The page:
Indeed, new research shows a strong correlation between trust in the workplace and employee turnover, and subsequently higher occupancies that lead to better NOI growth. Successful retention strategies range from apprenticeship programs with high school students to scholarship opportunities for staff and their family members.
At our conference and others, as well as during conversations I’ve been involved with in the past month, another set of themes has been defining the housing and care options that seniors increasingly desire. Two words keep popping up (well, maybe three words): cross-generational interaction and walkability. Increasingly developers of new seniors housing properties are selecting sites that have high walkability scores, a measurement that will soon be reported within the NIC MAP product.
These sites are often on “Main and Main” and located in the thick of things, near retail and fully integrated into a community. Program content for seniors is also becoming more purpose-full, e.g., consider the role of the activities director as a “purpose match-maker,” a phrase Lisa March Ryerson from AARP used in her NIC Talk. Consider programs where volunteerism and making a difference are part of the daily options residents choose.
Lots of good ideas at the conference, as always. For those attendees who were not able to attend the sessions, playbacks are available through the conference app.
As always, I welcome your feedback, thoughts, and comments. Let’s keep the conversation going.
In his luncheon remarks at the 2018 NIC Fall Conference, NIC founder and strategic advisor Bob Kramer announced the establishment of the Anthony J. Mullen Scholarship Fund for the Erickson School of Aging at the University of Maryland Baltimore County. Anthony James “Tony” Mullen died suddenly and unexpectedly of a heart attack in March. Mr. Kramer reminded the packed ballroom of the central role his co-founder had played in making the industry what it is today, crediting him with major contributions to the formation of NIC, the development of the NIC MAP® Data Service, the Conference itself, and the industry’s access to capital, saying, “… all would not be what they are today were it not for the vision, the passion, and the leadership of Tony Mullen.”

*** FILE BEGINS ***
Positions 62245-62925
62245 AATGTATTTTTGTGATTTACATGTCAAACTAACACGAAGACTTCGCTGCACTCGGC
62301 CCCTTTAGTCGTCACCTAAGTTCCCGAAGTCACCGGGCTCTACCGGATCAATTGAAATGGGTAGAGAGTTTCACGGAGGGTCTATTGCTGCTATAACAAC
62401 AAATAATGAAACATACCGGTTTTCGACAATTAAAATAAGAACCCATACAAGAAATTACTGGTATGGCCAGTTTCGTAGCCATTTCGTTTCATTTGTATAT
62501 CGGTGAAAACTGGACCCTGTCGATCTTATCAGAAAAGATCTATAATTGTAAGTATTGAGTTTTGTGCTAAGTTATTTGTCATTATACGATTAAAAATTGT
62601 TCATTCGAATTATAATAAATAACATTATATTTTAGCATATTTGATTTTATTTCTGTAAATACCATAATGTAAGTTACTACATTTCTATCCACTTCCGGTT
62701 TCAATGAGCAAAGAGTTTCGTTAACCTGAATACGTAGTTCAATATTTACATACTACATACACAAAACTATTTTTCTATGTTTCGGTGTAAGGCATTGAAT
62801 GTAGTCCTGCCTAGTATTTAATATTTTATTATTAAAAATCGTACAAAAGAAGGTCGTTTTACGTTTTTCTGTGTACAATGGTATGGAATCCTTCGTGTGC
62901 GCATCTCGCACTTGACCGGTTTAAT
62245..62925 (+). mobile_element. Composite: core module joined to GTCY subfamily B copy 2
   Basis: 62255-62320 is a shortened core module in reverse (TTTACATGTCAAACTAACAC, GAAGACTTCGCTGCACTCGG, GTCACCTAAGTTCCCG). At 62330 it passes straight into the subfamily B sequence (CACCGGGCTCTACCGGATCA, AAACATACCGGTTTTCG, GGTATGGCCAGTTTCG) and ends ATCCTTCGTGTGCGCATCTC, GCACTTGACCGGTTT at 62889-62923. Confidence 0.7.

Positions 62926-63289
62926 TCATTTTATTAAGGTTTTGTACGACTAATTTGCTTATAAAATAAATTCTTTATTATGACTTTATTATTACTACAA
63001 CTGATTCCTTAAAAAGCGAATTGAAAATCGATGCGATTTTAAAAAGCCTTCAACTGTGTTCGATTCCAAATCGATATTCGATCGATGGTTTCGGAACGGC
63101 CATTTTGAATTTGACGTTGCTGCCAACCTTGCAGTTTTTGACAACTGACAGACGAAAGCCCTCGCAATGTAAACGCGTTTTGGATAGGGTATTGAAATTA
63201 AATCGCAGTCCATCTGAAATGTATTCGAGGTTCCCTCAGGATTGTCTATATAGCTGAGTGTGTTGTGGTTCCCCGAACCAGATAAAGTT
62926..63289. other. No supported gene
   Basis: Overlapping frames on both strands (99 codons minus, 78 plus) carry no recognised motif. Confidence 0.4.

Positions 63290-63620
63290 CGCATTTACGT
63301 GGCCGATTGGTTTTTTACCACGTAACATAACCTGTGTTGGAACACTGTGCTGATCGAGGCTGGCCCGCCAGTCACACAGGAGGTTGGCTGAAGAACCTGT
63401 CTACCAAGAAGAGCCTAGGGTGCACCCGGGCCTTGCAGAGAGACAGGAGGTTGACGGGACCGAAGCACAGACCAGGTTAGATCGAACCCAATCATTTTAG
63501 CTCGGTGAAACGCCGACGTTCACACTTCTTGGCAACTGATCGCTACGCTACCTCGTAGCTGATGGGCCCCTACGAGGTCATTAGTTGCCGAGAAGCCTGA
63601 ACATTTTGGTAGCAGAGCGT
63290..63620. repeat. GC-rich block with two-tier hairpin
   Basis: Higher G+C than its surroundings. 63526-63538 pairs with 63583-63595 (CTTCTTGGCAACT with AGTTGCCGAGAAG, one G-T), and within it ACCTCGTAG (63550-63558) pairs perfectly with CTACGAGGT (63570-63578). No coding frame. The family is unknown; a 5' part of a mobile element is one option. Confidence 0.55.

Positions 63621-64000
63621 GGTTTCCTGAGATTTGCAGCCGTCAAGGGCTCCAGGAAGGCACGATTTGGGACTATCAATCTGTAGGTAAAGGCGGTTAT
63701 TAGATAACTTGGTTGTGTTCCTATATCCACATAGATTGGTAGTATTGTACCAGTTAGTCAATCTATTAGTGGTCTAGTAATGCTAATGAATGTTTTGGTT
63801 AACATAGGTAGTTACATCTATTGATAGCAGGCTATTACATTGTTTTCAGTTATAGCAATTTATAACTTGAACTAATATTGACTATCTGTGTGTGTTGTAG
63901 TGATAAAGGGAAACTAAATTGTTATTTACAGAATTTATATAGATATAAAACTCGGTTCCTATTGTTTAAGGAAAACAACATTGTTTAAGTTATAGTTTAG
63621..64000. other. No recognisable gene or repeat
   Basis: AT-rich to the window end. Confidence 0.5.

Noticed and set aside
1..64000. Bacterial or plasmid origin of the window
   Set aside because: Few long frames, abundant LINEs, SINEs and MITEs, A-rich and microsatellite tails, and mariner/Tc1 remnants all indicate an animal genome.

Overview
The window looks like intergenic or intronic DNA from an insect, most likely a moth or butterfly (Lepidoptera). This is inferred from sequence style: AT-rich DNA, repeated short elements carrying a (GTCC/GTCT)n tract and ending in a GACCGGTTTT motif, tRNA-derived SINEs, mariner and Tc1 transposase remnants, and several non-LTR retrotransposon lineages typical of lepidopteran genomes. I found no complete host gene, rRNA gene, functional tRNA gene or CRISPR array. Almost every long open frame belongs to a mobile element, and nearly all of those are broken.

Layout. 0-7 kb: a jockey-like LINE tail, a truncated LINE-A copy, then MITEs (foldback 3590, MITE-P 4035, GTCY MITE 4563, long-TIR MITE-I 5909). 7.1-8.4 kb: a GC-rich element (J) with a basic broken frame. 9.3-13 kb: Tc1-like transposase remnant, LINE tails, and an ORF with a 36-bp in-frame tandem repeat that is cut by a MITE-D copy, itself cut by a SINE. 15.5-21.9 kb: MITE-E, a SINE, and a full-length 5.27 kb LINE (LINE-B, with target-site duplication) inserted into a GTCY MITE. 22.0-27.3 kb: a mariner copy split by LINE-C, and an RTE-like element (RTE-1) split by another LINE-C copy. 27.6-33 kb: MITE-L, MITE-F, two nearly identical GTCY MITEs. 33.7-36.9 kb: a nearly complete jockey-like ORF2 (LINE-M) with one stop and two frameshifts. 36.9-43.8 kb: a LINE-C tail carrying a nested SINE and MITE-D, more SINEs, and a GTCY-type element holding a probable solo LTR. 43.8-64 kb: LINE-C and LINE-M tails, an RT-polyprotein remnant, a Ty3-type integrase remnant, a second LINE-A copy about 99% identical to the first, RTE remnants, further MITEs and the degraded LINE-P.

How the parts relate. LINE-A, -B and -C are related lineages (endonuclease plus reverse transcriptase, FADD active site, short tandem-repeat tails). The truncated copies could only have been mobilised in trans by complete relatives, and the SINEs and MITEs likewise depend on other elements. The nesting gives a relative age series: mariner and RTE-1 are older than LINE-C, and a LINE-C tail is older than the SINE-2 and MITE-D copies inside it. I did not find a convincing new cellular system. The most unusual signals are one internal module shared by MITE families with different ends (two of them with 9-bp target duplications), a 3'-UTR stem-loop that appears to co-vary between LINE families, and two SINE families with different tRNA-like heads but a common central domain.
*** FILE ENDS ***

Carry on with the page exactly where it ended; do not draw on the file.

Together with Kramer, Al Holbrook and Bob Eramian, Mullen co-founded NIC in 1991. He championed the importance of good data, sound analytics, and foundational research for the growth of the seniors housing and care industry, especially for the attraction of capital. He served NIC as a volunteer chair of the organization’s Research Committee, as NIC’s research director, and as Senior Fellow. Mullen was viewed as a tireless advocate for increased transparency through high quality time series data. He also had a passion for education and training as a means to attract and develop leaders for a growing industry in need of talent.